The uniform distribution of the hole-transporting organic nanowires inside the electron-dominated light-emitting polymer poly(9,9-dioctylfluorene-co-benzothiadiazole) (see Figure 1)5 balances the holes and the electrons, leading to an increase in their radiative recombination and an enhanced luminous efficiency. PLEDs achieve almost double the light-emitting efficiency at a concentration of 2.5% by weight of the organic nanowires. In addition, the size of the self-assembled organic nanowires can be tuned by changing the concentration of the organic molecules inside the polymer matrix. Increasing the concentration from 2.5 to 5, 10, and 15% by weight, the nanowire diameters increase from about 10nm to 20, 50 and 100nm, respectively, and the length increases to several microns (see Figure 3).

Preparing PLEDs for display and eventually in solid-state lighting applications requires a great leap in their performance. Improving the luminous efficiency of PLEDs while keeping their fabrication process simple remains a challenge. We have introduced a solid-state nanostructured PLED of which the construction is based on the integration of self-assembled organic nanowires via a simple mixing process, with a semiconducting conjugated polymer as the emitting layer. Since the organic nanowires are self-assembled in situ, the nanoscale-controlled device-fabrication process is not only simple, but also retains the advantages of the solution process commonly used to construct PLEDs. The novel approach we have provided will find, we expect, wide applications for OLEDs.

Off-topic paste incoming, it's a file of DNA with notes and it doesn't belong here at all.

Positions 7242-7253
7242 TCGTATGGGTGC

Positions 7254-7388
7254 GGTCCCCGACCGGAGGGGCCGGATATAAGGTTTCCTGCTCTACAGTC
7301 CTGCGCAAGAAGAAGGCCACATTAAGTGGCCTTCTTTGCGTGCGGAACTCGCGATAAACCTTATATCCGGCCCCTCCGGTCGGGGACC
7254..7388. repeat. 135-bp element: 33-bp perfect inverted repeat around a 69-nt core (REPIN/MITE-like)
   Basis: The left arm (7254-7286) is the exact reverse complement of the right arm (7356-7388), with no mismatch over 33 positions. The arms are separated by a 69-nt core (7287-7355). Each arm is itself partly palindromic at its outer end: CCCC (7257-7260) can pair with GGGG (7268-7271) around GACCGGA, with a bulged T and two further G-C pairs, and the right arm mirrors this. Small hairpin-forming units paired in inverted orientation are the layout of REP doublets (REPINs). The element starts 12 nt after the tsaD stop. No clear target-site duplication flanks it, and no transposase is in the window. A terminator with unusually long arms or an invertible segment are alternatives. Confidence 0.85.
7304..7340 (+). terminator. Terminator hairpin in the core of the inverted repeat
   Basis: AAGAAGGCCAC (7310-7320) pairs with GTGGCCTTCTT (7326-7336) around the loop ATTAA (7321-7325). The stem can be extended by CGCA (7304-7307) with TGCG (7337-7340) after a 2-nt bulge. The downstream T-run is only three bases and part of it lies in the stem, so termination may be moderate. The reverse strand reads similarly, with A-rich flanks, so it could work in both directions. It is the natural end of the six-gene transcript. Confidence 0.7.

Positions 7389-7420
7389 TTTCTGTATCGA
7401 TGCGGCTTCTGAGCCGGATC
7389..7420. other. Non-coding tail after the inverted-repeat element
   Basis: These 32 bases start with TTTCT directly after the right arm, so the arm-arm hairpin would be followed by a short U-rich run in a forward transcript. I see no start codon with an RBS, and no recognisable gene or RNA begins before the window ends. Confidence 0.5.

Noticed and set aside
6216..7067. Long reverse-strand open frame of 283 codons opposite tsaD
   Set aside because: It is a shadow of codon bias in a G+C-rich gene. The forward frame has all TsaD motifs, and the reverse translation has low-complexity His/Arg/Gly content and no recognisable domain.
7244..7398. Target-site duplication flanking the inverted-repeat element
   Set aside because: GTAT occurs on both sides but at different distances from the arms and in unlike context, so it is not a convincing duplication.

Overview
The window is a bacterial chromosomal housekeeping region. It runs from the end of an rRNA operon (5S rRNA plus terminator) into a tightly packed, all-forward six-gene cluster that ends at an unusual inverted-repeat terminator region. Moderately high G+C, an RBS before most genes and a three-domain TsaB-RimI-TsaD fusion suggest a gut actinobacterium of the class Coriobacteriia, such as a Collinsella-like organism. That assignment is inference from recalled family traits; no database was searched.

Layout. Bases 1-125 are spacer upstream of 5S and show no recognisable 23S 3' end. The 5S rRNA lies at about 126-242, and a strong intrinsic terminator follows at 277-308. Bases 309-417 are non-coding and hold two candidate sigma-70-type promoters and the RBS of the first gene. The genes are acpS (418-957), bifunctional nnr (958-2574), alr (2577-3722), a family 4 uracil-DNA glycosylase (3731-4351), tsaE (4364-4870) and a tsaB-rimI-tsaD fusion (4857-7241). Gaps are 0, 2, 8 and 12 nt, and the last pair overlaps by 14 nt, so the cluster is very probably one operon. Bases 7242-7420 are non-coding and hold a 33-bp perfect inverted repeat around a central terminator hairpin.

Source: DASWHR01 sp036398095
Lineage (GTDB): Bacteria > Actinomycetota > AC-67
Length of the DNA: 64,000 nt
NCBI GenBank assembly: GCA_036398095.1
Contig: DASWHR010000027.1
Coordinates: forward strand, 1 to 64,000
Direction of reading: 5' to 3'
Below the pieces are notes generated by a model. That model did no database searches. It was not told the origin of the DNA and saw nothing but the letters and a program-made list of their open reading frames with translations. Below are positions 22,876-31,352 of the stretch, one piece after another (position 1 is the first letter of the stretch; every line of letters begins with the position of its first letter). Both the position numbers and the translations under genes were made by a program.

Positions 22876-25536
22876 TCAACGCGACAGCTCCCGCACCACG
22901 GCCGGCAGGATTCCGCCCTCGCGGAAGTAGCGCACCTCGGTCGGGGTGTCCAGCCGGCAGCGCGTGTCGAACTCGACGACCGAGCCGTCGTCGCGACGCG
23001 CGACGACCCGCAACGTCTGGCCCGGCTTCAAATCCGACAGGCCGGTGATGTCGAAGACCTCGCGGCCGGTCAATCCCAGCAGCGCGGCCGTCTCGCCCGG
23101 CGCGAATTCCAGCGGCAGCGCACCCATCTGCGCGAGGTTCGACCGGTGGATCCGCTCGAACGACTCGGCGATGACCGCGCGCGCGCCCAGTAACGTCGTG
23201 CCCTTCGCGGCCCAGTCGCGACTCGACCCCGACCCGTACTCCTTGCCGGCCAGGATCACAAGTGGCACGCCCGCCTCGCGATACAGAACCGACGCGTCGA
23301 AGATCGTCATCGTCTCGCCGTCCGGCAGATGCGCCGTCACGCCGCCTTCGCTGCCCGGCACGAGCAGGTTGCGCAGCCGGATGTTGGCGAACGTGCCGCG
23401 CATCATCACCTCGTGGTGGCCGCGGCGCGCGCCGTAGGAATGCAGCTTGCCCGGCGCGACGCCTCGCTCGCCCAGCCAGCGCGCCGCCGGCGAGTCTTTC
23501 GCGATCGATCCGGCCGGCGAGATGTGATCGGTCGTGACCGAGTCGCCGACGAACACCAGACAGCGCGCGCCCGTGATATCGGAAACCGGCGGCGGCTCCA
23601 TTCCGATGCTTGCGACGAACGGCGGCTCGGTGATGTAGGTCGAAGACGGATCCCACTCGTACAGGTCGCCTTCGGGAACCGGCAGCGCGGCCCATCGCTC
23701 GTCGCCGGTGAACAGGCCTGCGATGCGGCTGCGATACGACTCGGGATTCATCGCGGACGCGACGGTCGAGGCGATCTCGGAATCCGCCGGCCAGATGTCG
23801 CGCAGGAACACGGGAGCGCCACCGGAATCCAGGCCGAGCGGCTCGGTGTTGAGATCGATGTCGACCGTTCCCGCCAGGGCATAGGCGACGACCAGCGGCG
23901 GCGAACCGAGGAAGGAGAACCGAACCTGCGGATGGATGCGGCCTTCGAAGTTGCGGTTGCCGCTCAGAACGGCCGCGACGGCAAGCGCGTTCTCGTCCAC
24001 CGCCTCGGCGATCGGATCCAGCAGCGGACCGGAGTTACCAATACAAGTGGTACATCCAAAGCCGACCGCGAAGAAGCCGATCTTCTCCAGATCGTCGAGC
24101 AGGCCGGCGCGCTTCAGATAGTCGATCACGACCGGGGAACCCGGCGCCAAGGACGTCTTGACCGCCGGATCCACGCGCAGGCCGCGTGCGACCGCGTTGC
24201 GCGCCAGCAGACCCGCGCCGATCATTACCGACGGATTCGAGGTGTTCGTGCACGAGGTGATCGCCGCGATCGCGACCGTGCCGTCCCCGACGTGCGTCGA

Jian Wang, Qiaoli Niu, Lei Wang, Junbiao Peng, Yong Cao
Institute of Polymer Optoelectronic Materials and Devices
South China University of Technology
Guangzhou, China

Jian Wang is an expert in organic electronics. After receiving his PhD from the University of California at Santa Barbara in 2000, he worked for DuPont Displays as device scientist and project manager. He was appointed as full professor at South China University of Technology in 2006. His current research interests focus on both applications of organic nanowires and LED-based flat-panel displays.

Yan Zhou, Jian Pei
College of Chemistry
Peking University
Beijing, China

Jian Pei is professor of organic electronics at the College of Chemistry of Peking University in Beijing (China). He joined the University of California at Santa Barbara as a postdoctoral fellow in 1998 after having obtained his PhD from Peking University in 1995. His research interests include the synthesis of novel organic pi-conjugated molecular materials and their applications as organic nanowires.